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Video transcript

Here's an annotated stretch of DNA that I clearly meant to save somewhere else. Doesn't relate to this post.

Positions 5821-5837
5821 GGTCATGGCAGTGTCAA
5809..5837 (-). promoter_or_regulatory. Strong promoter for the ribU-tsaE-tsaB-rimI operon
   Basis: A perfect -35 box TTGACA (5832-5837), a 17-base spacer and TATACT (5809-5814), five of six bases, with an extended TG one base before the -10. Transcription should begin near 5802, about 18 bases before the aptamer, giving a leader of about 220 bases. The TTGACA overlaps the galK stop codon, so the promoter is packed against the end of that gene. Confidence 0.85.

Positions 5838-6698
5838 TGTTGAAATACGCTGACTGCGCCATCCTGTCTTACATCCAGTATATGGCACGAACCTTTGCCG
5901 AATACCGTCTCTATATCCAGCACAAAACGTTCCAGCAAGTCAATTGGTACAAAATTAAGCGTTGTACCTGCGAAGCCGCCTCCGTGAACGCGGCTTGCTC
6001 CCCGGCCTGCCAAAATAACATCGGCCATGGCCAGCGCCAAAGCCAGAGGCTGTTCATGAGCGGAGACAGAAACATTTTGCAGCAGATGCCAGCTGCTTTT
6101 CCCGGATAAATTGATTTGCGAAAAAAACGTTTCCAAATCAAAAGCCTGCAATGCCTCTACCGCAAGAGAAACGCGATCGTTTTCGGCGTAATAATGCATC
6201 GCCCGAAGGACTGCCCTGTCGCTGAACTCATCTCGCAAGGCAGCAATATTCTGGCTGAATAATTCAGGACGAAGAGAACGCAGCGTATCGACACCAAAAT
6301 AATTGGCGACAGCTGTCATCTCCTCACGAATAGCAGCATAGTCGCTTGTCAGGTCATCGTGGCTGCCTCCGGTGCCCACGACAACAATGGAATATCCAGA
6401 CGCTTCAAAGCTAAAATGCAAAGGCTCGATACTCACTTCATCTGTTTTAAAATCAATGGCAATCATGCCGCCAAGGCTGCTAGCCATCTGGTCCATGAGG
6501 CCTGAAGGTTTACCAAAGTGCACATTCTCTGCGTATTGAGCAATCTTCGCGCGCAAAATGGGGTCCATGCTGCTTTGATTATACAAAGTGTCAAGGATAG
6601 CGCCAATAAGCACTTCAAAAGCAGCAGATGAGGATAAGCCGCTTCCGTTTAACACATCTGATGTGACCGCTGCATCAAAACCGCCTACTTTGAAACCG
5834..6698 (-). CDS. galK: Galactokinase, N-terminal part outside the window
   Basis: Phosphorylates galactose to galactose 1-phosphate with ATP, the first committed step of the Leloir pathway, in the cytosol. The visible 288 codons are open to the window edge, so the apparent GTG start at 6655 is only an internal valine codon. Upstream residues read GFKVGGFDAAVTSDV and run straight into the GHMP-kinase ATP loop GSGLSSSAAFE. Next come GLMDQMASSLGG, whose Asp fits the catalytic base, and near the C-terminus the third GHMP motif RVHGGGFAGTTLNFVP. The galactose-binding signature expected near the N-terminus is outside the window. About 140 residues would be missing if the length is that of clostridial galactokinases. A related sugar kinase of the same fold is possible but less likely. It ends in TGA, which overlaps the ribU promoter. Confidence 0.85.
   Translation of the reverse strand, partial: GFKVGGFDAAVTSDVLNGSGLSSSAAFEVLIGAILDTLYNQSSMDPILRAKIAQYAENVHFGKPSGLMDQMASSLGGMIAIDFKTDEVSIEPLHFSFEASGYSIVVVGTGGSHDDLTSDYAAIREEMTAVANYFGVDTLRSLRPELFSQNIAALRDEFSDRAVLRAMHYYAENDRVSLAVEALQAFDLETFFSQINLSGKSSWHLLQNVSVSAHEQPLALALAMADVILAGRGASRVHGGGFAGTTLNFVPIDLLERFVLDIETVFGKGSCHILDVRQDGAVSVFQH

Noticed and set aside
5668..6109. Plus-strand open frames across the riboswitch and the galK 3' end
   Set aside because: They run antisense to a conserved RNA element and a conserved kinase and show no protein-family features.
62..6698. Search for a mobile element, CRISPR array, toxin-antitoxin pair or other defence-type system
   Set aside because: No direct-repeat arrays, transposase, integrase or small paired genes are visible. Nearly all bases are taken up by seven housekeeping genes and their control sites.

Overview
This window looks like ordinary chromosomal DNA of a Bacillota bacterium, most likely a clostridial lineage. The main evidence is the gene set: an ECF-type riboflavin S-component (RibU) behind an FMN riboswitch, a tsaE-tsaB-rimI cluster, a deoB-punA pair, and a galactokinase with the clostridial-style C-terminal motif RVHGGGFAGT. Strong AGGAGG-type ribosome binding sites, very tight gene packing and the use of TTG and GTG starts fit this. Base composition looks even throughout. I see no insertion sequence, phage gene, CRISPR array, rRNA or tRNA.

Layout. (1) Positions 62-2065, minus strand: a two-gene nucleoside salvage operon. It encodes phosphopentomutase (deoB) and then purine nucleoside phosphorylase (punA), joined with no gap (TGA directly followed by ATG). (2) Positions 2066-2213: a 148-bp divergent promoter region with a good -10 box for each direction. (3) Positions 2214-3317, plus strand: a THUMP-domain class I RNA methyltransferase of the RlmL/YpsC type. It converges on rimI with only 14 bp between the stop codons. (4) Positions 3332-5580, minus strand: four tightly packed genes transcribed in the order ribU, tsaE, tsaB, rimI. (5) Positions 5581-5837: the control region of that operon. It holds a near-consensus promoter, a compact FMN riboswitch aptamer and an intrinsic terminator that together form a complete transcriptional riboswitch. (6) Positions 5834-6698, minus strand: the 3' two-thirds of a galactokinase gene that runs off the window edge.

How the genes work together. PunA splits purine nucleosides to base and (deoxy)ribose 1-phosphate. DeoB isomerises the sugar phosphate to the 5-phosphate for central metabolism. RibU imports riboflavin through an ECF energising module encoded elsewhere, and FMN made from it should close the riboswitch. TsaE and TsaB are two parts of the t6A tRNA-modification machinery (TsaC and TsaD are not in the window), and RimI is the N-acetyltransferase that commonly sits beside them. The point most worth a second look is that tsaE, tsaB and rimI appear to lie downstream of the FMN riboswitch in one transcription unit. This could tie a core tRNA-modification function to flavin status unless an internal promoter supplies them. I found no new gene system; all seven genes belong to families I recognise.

we're in the effete sea and we're looking at a still-life painting by a Dutch artist his name is Rachel Roche lorisha was incredibly successful during her very long career she painted from the time she was in her teens until she was in her 80s more than 60 years and you can see why her paintings were so wildly popular in fact her paintings regularly sold for double what Rembrandt's paintings sold for in Holland artists specialized in certain types of paintings artists like Rembrandt painted portraits others like Rachel Rory she painted still-life paintings others like Rosedale he did landscapes they were painting for a widening merchant class in 17th century Holland she specialized in flowers but this particular painting is fruit and insects and seems to be about the autumn the subject of the harvest fruits and vegetables that are harvested in the autumn corn if squash chestnuts and grapes but also wheat and this reminds us that still eyes were often not only simple representations of items that might be put on a table but would have symbolic value any Christian looking at this painting in the 17th century would have seen the wheat and the graves and thought of the Eucharist of the sacrament of communion of the body and blood of Christ the bread and the wine and it's also important to realize that this is not just a scene that she would have assembled on the table and painted this is likely a composite of studies of grave studies of peaches studies of plums studies of a nest with eggs and it's studies of a butterfly that are then combined imaginatively into this composition into a microcosm this was a time in the late 17th and early 18th century when the microscope was perfected and we were looking into worlds beyond what we had known before and a scientific interest in categorizing the natural world and looking closely at it and in fact a great example of this is Rachel's own father Frederick Royce he was one of the most famous scientists of his day he specialized in botany and the study of anatomy especially human anatomy and he was an artist he had a cabinet of curiosities a collection of natural wonders that he published and illustrated himself Rachel's mother on the other hand was the daughter of one of the most famous architects in the Netherlands at this time perfect preparation for a woman who would spend her long life looking at infinitely small details of the natural world and painting these things as though they were almost scientific specimens but bringing them together in beautiful compositions well I notice are the color harmonies so we have these reds and greens red and green are complementary colors the green grapes on one side the red on the other bounce by the red plums on the other side of the composition you can see that also within individual elements look for instance at the bunch of grapes on the right side those red purple grapes except that they have a little bit of a dust of powder blue and we see the same thing in the plum on the extreme left the butterfly in the foreground maybe it's moth that's just landing is a good reminder that Rachel's father Frederic collected specimens like butterflies and preserved them and in fact was a master at preserving parts of human anatomy and animal insect species and had such a famous collection that he'd sold it to Peter the Great the Tsar of Russia I love that butterfly it looks as if it is just about to land but perhaps having second thoughts because it's a salamander a small lizard that idea that you mentioned before of a world of its own this is a painting that is about slow careful discovery and this is an artist whose mastery rewards the patient observer
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